Most injuries occur in or around the home – CDC


m6503qsf Americans are injured about 39 million times a year, according to a new report by the US Centers for Disease Control and Prevention. Most occur in or around the home.

The percentage of injuries occurring inside the home was greater among females (38%) than males (26%).

In contrast, males were more likely than females to sustain injuries in recreational areas (16% versus 8%) and in commercial areas (8% versus 4%).

For the purpose of this study the areas included:

  • Recreation areas includes sport facilities, athletic fields, playgrounds, parks, rivers, lakes, streams, and oceans.
  • Street includes public and nonpublic roadways, highways, sidewalks, and parking lots;
  • Commercial area includes shopping centers, restaurants, places of business, farms, and industrial or construction areas;
  • School includes nonresidential schools, preschools, and child care centers.

Gene’s effect on brain connections may play role in schizophrenia, study


Suspect gene may trigger runaway synaptic pruning during adolescence

From the National Institutes of Health

Versions of a gene linked to schizophrenia may trigger runaway pruning of the teenage brain’s still-maturing communications infrastructure, NIH-funded researchers have discovered.

“Normally, pruning gets rid of excess connections we no longer need, streamlining our brain for optimal performance, but too much pruning can impair mental function,”

The site in Chromosome 6 harboring the gene C4 towers far above other risk-associated areas on schizophrenia’s genomic “skyline,” marking its strongest known genetic influence. The new study is the first to explain how specific gene versions work biologically to confer schizophrenia risk. — Psychiatric Genomics Consortium

People with the illness show fewer such connections between neurons, or synapses.  The gene switched on more in people with the suspect versions, who faced a higher risk of developing the disorder, characterized by hallucinations, delusions and impaired thinking and emotions.

“Normally, pruning gets rid of excess connections we no longer need, streamlining our brain for optimal performance, but too much pruning can impair mental function.”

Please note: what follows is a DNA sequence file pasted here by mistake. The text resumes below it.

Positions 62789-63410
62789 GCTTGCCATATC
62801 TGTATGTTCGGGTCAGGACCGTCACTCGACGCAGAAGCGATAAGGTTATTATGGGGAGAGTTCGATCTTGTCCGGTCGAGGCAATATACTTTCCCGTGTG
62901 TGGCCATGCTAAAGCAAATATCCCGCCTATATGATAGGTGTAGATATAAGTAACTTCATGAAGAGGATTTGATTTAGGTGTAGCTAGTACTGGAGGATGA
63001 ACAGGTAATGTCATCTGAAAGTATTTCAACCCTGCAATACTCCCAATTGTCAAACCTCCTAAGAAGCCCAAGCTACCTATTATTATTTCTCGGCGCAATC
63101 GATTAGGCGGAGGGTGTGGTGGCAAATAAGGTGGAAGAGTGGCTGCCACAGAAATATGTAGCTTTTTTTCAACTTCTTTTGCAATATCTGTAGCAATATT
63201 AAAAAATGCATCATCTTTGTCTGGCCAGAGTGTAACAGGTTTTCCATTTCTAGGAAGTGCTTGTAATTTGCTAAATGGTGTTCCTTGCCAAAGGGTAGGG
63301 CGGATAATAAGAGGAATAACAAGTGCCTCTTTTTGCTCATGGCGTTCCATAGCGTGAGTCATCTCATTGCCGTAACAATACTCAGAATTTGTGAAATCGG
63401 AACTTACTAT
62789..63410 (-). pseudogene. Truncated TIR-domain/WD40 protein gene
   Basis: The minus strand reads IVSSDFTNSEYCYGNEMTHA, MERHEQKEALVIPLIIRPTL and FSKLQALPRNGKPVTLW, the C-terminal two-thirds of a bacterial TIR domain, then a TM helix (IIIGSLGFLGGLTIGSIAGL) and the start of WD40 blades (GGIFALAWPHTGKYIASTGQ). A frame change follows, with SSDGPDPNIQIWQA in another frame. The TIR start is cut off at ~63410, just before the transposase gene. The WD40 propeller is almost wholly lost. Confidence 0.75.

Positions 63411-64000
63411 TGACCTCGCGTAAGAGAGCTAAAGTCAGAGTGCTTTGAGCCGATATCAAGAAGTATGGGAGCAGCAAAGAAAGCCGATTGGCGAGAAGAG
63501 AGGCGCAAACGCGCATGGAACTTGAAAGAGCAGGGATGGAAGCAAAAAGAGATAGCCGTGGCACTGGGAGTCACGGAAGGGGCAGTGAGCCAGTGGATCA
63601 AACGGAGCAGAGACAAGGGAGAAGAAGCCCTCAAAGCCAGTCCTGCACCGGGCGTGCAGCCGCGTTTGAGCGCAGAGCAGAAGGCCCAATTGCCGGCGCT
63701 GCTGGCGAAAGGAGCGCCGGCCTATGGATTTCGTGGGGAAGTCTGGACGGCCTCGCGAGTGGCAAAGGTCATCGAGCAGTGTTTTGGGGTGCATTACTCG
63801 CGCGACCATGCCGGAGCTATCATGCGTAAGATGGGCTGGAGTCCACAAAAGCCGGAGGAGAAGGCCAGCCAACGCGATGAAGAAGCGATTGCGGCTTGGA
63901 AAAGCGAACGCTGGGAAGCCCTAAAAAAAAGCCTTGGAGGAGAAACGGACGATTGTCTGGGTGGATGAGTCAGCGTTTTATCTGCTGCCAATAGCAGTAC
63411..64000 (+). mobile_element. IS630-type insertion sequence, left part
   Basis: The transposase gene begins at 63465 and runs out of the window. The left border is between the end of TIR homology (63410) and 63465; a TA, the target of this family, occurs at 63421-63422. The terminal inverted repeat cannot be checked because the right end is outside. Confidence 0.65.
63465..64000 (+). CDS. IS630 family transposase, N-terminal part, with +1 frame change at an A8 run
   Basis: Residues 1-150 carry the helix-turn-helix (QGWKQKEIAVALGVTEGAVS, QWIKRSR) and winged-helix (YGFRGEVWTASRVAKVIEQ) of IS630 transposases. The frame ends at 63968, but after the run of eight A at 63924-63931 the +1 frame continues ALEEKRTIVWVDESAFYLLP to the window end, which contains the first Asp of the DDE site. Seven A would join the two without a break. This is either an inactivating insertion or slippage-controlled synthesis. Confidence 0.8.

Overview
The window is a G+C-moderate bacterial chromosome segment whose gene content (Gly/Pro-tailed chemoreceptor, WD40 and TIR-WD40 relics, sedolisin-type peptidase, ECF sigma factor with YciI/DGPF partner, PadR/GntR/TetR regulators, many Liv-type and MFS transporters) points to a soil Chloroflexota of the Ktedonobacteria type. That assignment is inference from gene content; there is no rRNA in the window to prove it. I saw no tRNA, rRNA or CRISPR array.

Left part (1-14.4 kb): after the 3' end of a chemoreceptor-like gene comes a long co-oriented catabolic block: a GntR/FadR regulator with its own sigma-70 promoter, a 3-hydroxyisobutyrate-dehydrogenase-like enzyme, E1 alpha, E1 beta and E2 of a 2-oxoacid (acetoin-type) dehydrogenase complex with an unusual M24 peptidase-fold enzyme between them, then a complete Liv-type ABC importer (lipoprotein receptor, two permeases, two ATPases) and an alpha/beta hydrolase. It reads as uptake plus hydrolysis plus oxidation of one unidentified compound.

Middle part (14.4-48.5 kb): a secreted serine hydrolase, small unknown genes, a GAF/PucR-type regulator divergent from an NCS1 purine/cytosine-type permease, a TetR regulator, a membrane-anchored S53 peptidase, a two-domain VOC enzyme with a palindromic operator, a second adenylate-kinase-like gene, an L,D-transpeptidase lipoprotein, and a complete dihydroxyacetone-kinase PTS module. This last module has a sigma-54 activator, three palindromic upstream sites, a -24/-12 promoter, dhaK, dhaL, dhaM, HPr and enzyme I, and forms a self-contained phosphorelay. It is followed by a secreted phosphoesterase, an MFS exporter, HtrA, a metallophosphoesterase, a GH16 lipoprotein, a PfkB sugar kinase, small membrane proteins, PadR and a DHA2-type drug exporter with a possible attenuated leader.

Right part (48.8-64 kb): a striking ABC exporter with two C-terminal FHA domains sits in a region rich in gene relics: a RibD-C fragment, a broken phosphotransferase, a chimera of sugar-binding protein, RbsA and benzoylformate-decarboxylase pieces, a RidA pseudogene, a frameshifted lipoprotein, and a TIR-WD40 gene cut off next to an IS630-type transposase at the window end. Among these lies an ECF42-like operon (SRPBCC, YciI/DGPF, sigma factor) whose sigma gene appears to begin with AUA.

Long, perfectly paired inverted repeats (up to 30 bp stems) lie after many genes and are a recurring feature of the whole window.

“Normally, pruning gets rid of excess connections we no longer need, streamlining our brain for optimal performance, but too much pruning can impair mental function,” said Thomas Lehner, Ph.D., director of the Office of Genomics Research Coordination of the NIH’s National Institute of Mental Health (NIMH). “It could help explain schizophrenia’s delayed age-of-onset of symptoms in late adolescence/early adulthood and shrinkage of the brain’s working tissue. Interventions that put the brakes on this pruning process-gone-awry could prove transformative.” Continue reading


Despite kvetching, most consumers satisfied with health plans, poll


By Jordan Rau

Bashing insurance companies may be a popular pastime, but a poll released Thursday found most people were satisfied with their choices of doctors and even thought the cost of their health coverage was reasonable.


The Kaiser Family Foundation poll revealed that 71 percent of insured adults younger than 65 considered the health care services they receive to be either “excellent” or “good” values. (KHN is an editorially independent program of the foundation.)

A majority — 61 percent — said their insurance plan was either excellent or good, given its cost.

A majority — 61 percent — said their insurance plan was either excellent or good, given its cost.

While many insurance plans are limiting the networks of doctors and hospitals to restrain prices, the survey found that a majority of people didn’t mind.

Fifty-four percent of insured adults younger than 65 said they were “very satisfied” with their selection of doctors. Another 34 percent said they were “somewhat satisfied.”

Only 12 percent said they had to change doctors because they were not covered by their insurance plan.

People lacking insurance — frequently because they found it too expensive — were less pleased with the value of their health care services. Forty-eight percent considered those services to be “only a fair” or “poor” value: nearly double the percentage of those with coverage who thought their care wasn’t worth the money.